When the liberal media starts relating their bellyaching over their man-made climate change narrative to an impending “collapse of the information ecosystem,” their propagandizing may have just made the latter a self-fulfilling prophecy.
HuffPost Editor in Chief Lydia Polgreen wrote an opinion piece Nov. 19 for liberal outlet The Guardian, where she suggested that “[w]e are currently facing a new systemic collapse, one that has built far more swiftly but poses potent risks for all of humanity: the collapse of the information ecosystem.” She continued, “We see it play out every day with the viral spread of misinformation, widening news deserts and the proliferation of fake news.”
And what’s her solution? She said, “What if the chief marketing officer of every major corporation set aside a substantial chunk of their marketing budget and devoted it to high-quality news? Of the $130bn devoted to digital advertising, set $50bn aside for news.”
Some price-tag. Did she forget she’s the Editor in Chief of one of the most predictably left-wing news outlets in the liberal media circle?
Polgreen began the entire piece relating her Doomsday clock-parroted “information ecosystem” hypothesis to scientists saying we’re living in a new “geological age.” “They call it the Anthropocene: a new age characterized by humanity’s profound impact on Earth itself as evidenced by pollution, mass extinction and climate change.”
She further opined that “[w]hat we’ve seen in recent years isn’t just the collapse of informational authority,” but also “the destruction of the pact between the purveyors of quality information and the businesses that wanted to reach the consumers of that information.”
It’s humorous that a HuffPost editor is concerned about “quality information.”
She criticized Facebook, Google and Amazon for sucking “up nearly 70% of all digital advertising dollars [in 2018], effectively taking the place of the old monopolies,” and encouraged companies to “think carefully about how they contribute to the destruction of our information ecosystem and choose to reach consumers on platforms [other than Facebook, Google and Amazon] that slow rather than increase the pace of information ecosystem collapse” in the same way that they “decarbonize” their businesses.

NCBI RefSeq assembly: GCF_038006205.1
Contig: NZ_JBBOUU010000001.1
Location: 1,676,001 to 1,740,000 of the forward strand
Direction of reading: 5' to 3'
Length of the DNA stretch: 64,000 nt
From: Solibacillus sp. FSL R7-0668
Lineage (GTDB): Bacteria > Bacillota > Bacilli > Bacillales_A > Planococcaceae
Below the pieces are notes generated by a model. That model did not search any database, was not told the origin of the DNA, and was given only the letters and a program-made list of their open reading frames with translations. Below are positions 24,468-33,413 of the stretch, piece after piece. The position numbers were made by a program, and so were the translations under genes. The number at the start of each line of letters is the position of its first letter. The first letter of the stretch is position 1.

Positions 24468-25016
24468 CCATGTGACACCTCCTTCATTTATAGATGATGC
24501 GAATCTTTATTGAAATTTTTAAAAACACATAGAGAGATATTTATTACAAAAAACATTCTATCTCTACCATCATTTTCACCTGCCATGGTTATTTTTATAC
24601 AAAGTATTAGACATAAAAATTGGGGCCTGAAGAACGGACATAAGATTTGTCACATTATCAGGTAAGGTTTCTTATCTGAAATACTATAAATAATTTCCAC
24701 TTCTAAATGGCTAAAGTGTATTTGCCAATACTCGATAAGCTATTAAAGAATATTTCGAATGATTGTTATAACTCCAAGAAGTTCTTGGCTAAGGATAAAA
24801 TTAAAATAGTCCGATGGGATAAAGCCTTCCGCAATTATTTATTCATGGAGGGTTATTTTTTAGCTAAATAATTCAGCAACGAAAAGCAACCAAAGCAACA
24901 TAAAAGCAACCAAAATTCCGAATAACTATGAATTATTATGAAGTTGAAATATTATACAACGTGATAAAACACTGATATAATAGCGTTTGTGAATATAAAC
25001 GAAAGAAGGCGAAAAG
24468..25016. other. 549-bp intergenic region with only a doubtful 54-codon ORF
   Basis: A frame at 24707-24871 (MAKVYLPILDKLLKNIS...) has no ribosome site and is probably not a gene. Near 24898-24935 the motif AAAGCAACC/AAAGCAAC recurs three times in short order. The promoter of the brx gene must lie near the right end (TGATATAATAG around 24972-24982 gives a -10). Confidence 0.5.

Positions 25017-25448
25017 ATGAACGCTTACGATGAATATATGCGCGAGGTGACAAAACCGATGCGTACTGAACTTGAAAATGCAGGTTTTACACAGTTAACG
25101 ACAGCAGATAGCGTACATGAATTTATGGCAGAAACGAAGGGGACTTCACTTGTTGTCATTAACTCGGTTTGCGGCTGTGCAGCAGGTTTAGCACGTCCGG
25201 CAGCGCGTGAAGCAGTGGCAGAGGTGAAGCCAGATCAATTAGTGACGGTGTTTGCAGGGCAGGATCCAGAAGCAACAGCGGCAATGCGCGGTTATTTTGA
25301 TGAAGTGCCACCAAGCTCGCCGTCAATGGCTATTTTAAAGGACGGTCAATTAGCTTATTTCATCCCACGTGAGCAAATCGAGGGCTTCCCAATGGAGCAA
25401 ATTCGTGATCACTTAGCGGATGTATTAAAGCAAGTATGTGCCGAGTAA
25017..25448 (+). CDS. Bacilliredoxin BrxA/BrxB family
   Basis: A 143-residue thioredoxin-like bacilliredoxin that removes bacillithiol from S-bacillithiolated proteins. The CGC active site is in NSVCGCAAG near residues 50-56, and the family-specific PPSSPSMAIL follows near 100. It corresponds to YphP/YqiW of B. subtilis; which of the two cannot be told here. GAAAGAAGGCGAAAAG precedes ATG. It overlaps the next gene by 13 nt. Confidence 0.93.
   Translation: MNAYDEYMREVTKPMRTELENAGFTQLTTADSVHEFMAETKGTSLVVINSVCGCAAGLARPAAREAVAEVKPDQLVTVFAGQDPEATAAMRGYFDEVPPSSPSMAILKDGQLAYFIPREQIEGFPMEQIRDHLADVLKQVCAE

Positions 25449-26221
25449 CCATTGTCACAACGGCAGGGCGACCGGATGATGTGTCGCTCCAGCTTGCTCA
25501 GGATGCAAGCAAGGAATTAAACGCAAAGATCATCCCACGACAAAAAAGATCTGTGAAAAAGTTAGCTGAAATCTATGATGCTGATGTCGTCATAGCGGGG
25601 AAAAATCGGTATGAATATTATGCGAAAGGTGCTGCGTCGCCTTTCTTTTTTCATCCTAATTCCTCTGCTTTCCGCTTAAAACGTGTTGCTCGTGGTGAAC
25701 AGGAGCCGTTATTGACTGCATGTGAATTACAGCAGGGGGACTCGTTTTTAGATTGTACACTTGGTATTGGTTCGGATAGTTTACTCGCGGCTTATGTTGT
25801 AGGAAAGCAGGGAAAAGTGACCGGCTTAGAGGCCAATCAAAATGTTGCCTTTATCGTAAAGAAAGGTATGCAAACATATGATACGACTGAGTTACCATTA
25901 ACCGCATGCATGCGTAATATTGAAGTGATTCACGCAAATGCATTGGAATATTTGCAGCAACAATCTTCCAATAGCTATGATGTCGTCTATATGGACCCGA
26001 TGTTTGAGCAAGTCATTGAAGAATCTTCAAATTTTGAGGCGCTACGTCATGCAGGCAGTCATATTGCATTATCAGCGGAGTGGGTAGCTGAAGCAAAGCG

Only she knows what that means.
She further complained that “Advertisers love these platforms [Facebook, Google, Amazon] for the same reason industrialists love carbon-based energy: it provides powerful, measurable fuel for their businesses.” Polgreen analogized that just as companies are “weaning themselves from substances that pollute our air, water and lands, companies should wean themselves from platforms that are destroying our information ecosystem. It’s just good business.”
Then Polgreen got around to what she really wanted to complain about: -- man-made planetary destruction. She argued, “When the scientists behind the Doomsday clock published their yearly assessment of how close we are to planetary doom, they added a new dimension to the dual threats of nuclear proliferation and climate change, namely ‘the intentional corruption of the information ecosystem on which modern civilization depends,’”[emphasis added].
Only the left could understand how the Doomsday clock scientists managed to tie nuclear proliferation, man-made climate change and “corruption of the information ecosystem” together in the same context, but Polgreen was apparently all too happy to run with it anyway.
She also mourned over the loss of 28,000 journalist jobs since 2008. “[W]e get much less foreign news as news organizations close their bureaus, and local news may go the way of the dodo as newspapers across the country fold.” Perhaps a big part of that trend is because the majority of Americans today don’t trust the mass media?
The fact that major news organizations like ABC, CBS and NBC have been blasting President Trump with 96 percent negative news since 2017 may also have something to do with it.
She finished off her diatribe with a cataclysmic warning:
“The Doomsday clock stands at two minutes to midnight. But this new normal is not normal. As the Bulletin of the Atomic Scientists put it earlier this year: ‘Nuclear war and climate change threaten the physical infrastructure that provides the food, energy, and other necessities required for human life. But to thrive, prosper, and advance, people also need reliable information about their world – factual information, in abundance” [emphasis added].
To quote Chicken Little, “The sky is falling!”